19 November 2013 §
The Economist had a fantastic article last week on how civil wars end. It’s an accessible summary of a great deal of recent research in political science on this topic. They also had a related piece on civil wars in Africa, with the following map:
One thing I found interesting about this is the relatively low number of combatant fatalities in each conflict. (Note that this isn’t including civilian fatalities, which are inevitably much higher.) The standard definition of a civil war in the political science literature is a conflict between a rebel group and a government which produces at least 1000 combat deaths over one year. By that metric, four of the six conflicts listed here wouldn’t count as civil wars.
5 February 2013 §
A couple of quick hits around African urbanisation:
- Via Matt Jones of Moved 2 Monrovia, I found this graph from October’s Economist on GDP and urbanisation in Africa. Does Liberia reflect the impact of the civil war? I don’t have strong priors on whether war might increase or decrease urbanization rates, and a quick Google Scholar search didn’t turn up any recent research. Then again, Zimbabwe and Madagascar see the same direction of change, and their political conflicts have been much less violent than Liberia’s.
- A list of 2013′s initiatives on urbanisation trends in Africa.
- Lagos, already sub-Saharan Africa’s largest city, will overtake Cairo as the largest city on the entire continent this year. (Kinshasa is currently #3, with nearly ten million people.)
- Finally, I must recommend one of my favorite works of recent anthropology: Expectations of Modernity: Myths and Meanings of Urban Life on the Zambian Copperbelt, by Stanford anthropologist James Ferguson. Ferguson did his fieldwork for this book in Zambia in the last 1980s, when the gaps between post-independence hopes of immediate development and the realities of economic stagnation were dismayingly obvious. He writes deftly of the range of strategies urban copperworkers used to deal with the uncertainty of the period, exploring an interesting disjunct between workers whose plans revolved around maintaining ties with rural associates and planning for a return to the land after retirement, and those who cast their lot more fully with the city, creating new urban subcultures along the way.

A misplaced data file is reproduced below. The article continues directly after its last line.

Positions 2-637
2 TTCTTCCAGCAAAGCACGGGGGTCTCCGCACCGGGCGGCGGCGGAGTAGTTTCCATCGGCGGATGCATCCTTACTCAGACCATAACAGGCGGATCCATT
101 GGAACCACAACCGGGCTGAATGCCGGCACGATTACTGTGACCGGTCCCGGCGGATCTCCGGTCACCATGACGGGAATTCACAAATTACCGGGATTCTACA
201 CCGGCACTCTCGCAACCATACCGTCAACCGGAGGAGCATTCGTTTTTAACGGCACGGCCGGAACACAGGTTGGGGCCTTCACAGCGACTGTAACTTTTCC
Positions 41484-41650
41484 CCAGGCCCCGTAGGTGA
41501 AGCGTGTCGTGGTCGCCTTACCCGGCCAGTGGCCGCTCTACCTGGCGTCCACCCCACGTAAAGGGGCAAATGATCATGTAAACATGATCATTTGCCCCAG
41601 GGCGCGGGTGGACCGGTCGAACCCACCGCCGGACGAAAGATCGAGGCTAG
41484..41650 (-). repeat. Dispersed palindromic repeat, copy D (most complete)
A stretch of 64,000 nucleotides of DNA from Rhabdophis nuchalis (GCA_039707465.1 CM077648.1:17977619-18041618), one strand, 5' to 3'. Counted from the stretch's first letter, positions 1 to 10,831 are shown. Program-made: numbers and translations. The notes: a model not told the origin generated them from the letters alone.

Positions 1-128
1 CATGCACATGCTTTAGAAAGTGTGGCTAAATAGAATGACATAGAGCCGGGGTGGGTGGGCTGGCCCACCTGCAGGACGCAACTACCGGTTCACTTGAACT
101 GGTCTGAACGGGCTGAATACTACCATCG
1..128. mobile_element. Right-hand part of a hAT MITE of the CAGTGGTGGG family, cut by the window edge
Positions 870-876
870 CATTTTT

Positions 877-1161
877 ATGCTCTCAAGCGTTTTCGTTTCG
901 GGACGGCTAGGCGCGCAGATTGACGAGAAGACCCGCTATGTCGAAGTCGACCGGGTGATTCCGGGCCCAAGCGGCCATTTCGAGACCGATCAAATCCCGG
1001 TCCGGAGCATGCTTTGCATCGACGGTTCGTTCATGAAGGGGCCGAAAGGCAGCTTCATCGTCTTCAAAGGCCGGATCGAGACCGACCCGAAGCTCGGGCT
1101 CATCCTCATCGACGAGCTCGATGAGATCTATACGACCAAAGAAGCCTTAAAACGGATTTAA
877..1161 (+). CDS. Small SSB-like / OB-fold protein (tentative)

3 February 2013 §
After a bit of a hiatus to deal with graduate applications and a busy period at work, the blog should be up and running again! Some conflict-related links to start things off:
- Universiteit Antwerpen hosts a database on power-sharing peace agreements in sub-Saharan Africa, and the Journal of Peace Research has a number of replication datasets available.
- The Nigeria security tracker and ICG’s latest map of insecurity in the Kivus.
- The Africa Report asks who the exemplary armies are in Africa. I think this is a critically understudied issue. There’s plenty of evidence for the ways in which many African armies routinely mistreat civilians or engage in coups, but the fact that many armies don’t engage in such behavior needs to be better understood.
- Jay Ufelder has unveiled his coup forecasts for 2013. Note that Eritrea is nowhere to be found. ICG’s African Peacebuilding Agenda blog has a good write-up of why the recent military unrest in Eritrea shouldn’t be considered a mutiny or a coup threat, although it does clearly reflect other political fault lines in the country.
- Scott Straus writes about why Africa is becoming more peaceful, despite the war in Mali.
19 November 2012 §
I’ve been getting most of my updates on M23′s attacks near Goma from Twitter (in what’s been quite a week for social media and conflict). English-language reporters on the ground in Goma include Melanie Gouby, Phil Moore, Gabriel Gatehouse and Simone Schlindwein. Jonny Hogg is reporting from Kinshasa, and Desiree Lwambo appears to be near Goma but is keeping mum for the moment. Other knowledgeable people providing analysis from outside the DRC include Laura Seay, Jason Stearns, Koen Vlassenroot, Mvemba Dizolele, Tristan McConnell, Christiane Kayser, Christopher Ethuin, and the pseudonymous Digital Djeli.
The best non-Twitter resource I’ve seen is Radio Okapi, the UN-sponsored Congolese station (in French). The UN news site includes limited information on MONUSCO’s response to the conflict, and Kabila’s site has a similarly limited set of articles on the Congolese government’s response. M23′s perspective is provided at their website.
[Update as of 20 November: Add Michael Sharp and Kees Broere to the list of people tweeting from Goma. InnerCity Press and Marcelle Hopkins are providing coverage from the UN in New York.]
4 June 2012 §
Apparently none of the interesting links I’ve come across recently are country-specific:
- I hadn’t realized how many sites covered investment in Africa: Venture Capital for Africa, African Capital Markets News, and Investing in Africa look like some of the best.
- Gorgeous African photography at Kilele and Dynamic Africa, and interesting debates at Nka: Journal of Contemporary African Art.
- Loving the mash-ups of African art & journalism at 3bute.
- Good sources for free African music: Awesome Tapes from Africa, Afro-MP3, and Sahelsounds.